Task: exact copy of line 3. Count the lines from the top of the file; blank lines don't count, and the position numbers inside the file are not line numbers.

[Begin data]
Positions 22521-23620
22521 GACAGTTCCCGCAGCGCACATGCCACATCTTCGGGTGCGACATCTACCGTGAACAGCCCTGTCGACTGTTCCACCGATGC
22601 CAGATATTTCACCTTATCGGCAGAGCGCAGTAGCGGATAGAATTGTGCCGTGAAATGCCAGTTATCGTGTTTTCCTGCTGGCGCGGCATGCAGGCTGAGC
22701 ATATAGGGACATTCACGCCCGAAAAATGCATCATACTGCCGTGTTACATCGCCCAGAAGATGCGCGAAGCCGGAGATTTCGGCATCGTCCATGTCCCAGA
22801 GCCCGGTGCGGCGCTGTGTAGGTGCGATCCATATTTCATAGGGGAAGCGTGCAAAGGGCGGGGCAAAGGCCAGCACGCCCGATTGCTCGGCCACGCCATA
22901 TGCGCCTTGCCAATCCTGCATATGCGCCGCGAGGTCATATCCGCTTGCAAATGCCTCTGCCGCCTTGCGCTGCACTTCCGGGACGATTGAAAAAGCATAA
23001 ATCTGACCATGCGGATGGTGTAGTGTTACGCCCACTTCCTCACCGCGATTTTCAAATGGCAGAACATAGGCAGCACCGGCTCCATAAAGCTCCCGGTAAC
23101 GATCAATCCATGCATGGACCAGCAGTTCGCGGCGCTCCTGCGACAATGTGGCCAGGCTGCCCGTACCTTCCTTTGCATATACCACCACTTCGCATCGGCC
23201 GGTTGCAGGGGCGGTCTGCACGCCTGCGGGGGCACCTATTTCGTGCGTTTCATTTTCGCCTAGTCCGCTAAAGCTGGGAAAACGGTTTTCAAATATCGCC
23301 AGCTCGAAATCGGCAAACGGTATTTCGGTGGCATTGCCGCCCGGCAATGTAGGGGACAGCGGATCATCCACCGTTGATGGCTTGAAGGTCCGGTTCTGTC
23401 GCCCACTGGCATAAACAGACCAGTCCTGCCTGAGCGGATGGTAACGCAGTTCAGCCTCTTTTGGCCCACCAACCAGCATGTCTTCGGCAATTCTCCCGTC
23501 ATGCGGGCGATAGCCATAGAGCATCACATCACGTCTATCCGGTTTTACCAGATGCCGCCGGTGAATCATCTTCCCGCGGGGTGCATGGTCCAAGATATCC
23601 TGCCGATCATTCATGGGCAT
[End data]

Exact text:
22601 CAGATATTTCACCTTATCGGCAGAGCGCAGTAGCGGATAGAATTGTGCCGTGAAATGCCAGTTATCGTGTTTTCCTGCTGGCGCGGCATGCAGGCTGAGC